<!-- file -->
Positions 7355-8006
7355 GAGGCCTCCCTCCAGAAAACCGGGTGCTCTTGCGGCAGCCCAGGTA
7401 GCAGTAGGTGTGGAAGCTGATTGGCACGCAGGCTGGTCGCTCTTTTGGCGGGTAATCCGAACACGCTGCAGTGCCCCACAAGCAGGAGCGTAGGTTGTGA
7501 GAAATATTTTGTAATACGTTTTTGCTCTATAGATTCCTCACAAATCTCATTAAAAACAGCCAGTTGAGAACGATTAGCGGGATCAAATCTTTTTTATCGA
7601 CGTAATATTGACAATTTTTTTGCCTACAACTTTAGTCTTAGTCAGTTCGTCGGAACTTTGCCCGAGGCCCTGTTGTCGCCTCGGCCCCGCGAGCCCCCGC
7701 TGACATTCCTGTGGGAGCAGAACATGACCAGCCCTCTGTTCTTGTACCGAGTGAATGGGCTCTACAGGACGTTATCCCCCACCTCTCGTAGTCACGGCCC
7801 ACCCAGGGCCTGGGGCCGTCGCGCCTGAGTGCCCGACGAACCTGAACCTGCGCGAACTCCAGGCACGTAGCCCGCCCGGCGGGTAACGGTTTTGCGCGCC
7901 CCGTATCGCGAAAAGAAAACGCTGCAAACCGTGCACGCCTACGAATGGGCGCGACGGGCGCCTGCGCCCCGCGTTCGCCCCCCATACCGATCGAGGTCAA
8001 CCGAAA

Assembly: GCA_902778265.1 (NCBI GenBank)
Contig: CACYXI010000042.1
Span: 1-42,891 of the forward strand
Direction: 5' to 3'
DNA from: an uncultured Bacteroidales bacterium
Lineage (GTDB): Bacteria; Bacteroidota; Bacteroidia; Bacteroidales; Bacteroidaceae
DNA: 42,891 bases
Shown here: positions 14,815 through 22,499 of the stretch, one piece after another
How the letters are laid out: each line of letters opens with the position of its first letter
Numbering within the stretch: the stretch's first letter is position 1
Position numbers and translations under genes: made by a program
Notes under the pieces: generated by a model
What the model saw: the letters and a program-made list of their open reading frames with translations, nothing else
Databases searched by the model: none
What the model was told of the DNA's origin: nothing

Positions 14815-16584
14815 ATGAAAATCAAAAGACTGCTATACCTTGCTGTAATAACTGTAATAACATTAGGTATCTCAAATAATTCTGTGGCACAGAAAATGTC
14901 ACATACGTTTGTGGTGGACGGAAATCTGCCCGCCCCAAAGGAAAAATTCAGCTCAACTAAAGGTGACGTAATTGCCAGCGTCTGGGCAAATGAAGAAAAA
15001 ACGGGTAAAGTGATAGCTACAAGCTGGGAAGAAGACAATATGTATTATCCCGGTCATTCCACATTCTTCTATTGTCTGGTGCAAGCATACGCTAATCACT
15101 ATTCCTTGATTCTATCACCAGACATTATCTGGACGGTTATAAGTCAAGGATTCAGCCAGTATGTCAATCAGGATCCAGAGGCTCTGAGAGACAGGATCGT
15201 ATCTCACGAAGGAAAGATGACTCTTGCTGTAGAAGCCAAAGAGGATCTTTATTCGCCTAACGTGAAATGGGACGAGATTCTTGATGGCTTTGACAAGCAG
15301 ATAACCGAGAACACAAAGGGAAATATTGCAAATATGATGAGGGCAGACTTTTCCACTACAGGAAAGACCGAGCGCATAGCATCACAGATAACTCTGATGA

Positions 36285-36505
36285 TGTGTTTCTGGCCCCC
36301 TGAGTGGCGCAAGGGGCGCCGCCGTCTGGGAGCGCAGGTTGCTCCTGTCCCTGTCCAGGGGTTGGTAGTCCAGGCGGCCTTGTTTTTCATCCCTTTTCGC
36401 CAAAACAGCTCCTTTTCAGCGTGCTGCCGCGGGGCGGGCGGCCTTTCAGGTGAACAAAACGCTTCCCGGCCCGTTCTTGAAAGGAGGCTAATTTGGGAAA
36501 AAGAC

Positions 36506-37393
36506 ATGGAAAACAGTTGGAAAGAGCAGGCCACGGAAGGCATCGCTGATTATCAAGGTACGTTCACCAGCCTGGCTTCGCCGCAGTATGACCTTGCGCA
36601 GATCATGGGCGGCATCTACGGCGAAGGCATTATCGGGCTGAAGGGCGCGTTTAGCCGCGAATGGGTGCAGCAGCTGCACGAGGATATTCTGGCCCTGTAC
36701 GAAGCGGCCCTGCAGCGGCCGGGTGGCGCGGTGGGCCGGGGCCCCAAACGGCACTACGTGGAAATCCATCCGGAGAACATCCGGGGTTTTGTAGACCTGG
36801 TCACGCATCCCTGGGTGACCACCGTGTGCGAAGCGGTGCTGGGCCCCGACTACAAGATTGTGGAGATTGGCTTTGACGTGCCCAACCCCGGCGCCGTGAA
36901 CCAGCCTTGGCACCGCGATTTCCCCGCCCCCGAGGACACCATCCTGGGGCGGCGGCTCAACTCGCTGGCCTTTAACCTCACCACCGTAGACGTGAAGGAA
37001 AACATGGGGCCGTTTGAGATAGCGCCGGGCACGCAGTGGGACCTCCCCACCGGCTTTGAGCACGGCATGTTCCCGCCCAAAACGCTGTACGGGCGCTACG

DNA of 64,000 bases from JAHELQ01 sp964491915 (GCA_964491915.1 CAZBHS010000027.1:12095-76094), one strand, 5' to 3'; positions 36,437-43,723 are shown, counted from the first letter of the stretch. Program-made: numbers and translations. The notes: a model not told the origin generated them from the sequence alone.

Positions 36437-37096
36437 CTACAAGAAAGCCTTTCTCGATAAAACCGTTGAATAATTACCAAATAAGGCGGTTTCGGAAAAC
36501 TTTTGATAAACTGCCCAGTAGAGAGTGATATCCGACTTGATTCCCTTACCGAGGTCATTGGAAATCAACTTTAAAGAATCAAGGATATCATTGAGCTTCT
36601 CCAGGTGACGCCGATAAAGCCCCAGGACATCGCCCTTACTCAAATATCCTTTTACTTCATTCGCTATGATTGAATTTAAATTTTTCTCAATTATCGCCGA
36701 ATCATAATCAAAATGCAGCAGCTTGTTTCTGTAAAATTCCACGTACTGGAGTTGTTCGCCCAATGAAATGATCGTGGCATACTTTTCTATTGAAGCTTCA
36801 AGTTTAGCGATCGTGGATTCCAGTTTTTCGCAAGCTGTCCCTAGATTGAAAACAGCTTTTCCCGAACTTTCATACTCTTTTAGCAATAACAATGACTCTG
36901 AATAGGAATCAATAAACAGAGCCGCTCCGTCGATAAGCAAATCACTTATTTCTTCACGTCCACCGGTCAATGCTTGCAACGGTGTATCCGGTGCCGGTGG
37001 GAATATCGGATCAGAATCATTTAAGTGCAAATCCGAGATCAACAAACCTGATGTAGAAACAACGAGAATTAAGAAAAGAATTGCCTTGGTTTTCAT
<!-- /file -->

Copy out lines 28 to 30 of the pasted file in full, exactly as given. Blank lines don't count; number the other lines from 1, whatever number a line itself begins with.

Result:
15001 ACGGGTAAAGTGATAGCTACAAGCTGGGAAGAAGACAATATGTATTATCCCGGTCATTCCACATTCTTCTATTGTCTGGTGCAAGCATACGCTAATCACT
15101 ATTCCTTGATTCTATCACCAGACATTATCTGGACGGTTATAAGTCAAGGATTCAGCCAGTATGTCAATCAGGATCCAGAGGCTCTGAGAGACAGGATCGT
15201 ATCTCACGAAGGAAAGATGACTCTTGCTGTAGAAGCCAAAGAGGATCTTTATTCGCCTAACGTGAAATGGGACGAGATTCTTGATGGCTTTGACAAGCAG